Media outlets across Australia report on the property market daily. Housing price movements, sales volumes, affordability and buyer sentiment all make the news regularly.
The investment property market is often part of the discussion, but let’s go right back to basics – what is an investment property? And more importantly what makes a good investment? How can a prospective investor make the most out of their property?
What is an investment property?
An investment property is a residential or commercial property used to actively produce income, otherwise known as rent. Seems simple, right? However, a number of factors determine just how successful an investment property will be.
Types of investment properties
Investment properties come in all shapes and sizes from houses, units, townhouses, duplexes to offices, warehouses, hotels and other types of commercial properties.
When it comes to deciding what type of property to invest in, it really depends on your investment strategy and budget. Strata properties are usually a good starting point for first-time investors as they are sometimes more affordable. Meanwhile, owning an investment property with someone else can be an affordable way to enter the market while splitting ongoing costs.
Investment property income
Rental income and capital growth are the two main ways investment properties generate money for their owners.
1. Rental income
Rent is the amount the tenant pays to the property owner (landlord) to occupy the premises. It is a regular source of income for the owner, although it can fluctuate with the rental market and tenant reliability – so it pays to do your research.
Vacancy rate is a good indicator of rent reliability. For example, a high vacancy rate means there’s less demand for rental properties in the area. While a lower vacancy rate means there’s higher demand and rental rates can move up. Therefore, it’s important to check the vacancy rate in the area you’re looking to invest in.
There are also tax benefits of owning an investment property that boost rental income further throughout the time it’s available for lease. You can claim many tax deductions in relation to owning the property, which will reduce your taxable income.
Just some of the things you can claim as tax deductions include interest repayments, depreciation, property insurances, rates, repairs, maintenance, management fees and much more.
2. Capital growth
It is important to understand that any property investment can be affected by market price fluctuations; the value of your property can rise and fall. But the goal of any property investor is capital growth. This is the increase in the value of their land and property over time.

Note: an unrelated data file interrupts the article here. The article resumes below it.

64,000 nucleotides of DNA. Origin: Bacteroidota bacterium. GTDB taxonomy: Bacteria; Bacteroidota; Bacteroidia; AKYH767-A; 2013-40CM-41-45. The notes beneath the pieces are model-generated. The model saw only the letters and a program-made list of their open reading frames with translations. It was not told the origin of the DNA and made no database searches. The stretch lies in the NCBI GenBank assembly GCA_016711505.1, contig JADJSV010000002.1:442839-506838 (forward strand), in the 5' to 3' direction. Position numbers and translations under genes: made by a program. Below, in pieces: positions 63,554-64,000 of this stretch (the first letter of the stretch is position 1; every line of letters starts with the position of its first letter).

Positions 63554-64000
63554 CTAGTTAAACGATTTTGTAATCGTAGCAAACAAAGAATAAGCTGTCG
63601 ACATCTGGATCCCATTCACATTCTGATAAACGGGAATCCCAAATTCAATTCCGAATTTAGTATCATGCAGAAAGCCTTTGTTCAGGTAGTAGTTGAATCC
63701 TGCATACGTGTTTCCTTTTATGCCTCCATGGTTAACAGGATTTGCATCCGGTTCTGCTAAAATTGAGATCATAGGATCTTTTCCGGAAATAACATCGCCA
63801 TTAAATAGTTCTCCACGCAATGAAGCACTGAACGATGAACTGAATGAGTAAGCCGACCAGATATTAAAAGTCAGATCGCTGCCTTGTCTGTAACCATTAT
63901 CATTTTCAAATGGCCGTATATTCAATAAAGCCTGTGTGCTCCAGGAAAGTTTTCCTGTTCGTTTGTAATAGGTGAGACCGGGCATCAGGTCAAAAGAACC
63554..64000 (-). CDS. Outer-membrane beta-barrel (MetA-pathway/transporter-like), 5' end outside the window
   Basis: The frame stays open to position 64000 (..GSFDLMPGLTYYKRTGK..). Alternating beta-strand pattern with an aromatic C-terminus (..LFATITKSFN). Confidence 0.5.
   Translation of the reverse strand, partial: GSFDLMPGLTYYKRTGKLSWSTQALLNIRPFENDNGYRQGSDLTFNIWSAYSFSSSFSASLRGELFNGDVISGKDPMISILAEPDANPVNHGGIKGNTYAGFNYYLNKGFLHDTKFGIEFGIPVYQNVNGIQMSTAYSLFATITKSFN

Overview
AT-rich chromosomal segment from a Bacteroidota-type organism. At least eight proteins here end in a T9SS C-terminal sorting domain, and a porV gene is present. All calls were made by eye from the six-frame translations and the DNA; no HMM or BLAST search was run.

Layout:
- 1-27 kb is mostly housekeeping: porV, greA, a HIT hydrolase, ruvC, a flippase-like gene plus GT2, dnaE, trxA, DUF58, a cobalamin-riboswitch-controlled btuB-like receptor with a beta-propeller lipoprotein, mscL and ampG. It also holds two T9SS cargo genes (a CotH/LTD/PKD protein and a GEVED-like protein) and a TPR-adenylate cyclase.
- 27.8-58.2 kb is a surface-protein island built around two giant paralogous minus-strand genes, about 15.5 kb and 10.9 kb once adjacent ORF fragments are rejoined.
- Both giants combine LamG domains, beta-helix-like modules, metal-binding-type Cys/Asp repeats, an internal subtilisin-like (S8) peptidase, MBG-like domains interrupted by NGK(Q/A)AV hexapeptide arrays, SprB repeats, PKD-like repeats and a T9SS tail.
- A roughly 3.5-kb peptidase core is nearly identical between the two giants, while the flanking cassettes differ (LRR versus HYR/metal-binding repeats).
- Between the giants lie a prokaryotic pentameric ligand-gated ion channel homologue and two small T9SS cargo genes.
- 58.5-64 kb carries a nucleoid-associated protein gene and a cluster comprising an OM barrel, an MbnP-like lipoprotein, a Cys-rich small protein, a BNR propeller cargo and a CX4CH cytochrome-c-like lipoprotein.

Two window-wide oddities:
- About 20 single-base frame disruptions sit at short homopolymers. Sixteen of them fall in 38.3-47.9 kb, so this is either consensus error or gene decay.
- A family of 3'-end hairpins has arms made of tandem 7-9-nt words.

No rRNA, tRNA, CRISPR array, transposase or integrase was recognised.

The outcome of this is when the time comes to sell the property, the owner may make a significant profit (or loss). Depending on the investment strategy, some may favour long-term capital growth over short-term rental income, others may be more interested in weekly cash flow.
How to get the best return from an investment property
Now that we are across what investment properties are and how owners make money from them, how do they maximise the return? Here are some of the key strategies savvy investors do.
1. Strong rental returns vs strong capital growth
Strong rental returns and capital growth usually work against each other.
The key to getting the balance right is holding properties that are mixed or choose a location that it suitable for your overarching investment strategy.
2. Attract high-quality tenants
The rent you receive is what maximises your return throughout the lifecycle of your investment property. Therefore, it’s key to make sure that this flow of income is reliable and at market value.
Finding high-quality reliable tenants is the key to safeguarding your rental income. Attracting these tenants from the very beginning is essential, while keeping them happy throughout the tenancy will increase the likelihood of them staying. Even the small tasks like getting repairs sorted quickly and efficiently, maintaining the property ang giving appropriate notice prior to inspections go a long way in keeping tenants happy.
3. Make improvements wisely to accentuate returns
Renovating an investment property is a costly exercise, but when done wisely can help you achieve the balance of increased rental returns and the overall value of the property.
Achieving bang for buck is the trick to doing this; make improvements that will help attract high-quality tenants while increasing the amount of rent you can charge.
These don’t necessarily need to be extravagant additions. For example, adding a functional internal laundry, a separate bath and shower in the bathroom or a quality stove and oven.
4. Claim all deductions
Holding an investment property means you have access to more tax deductions. Claiming these is key to boosting the return you receive from your property. It doesn’t need to be a hard paper-tracking practice and tools such as MyBMT help you keep track of all expenses and share them directly with your accountant.
Claiming the hidden expenses can boost your cash by thousands in just one year. The biggest hidden deduction is the depreciation available from the natural wear and tear of the property and its assets.
Depreciation isn’t easy to see as you don’t need to spend any money in order to claim it, making it a non-cash deduction. If you would like our office to provide you with an example table of depreciation that will demonstrate some depreciation deductions you can expect for both new and old properties we would be happy to forward it you, please reach out.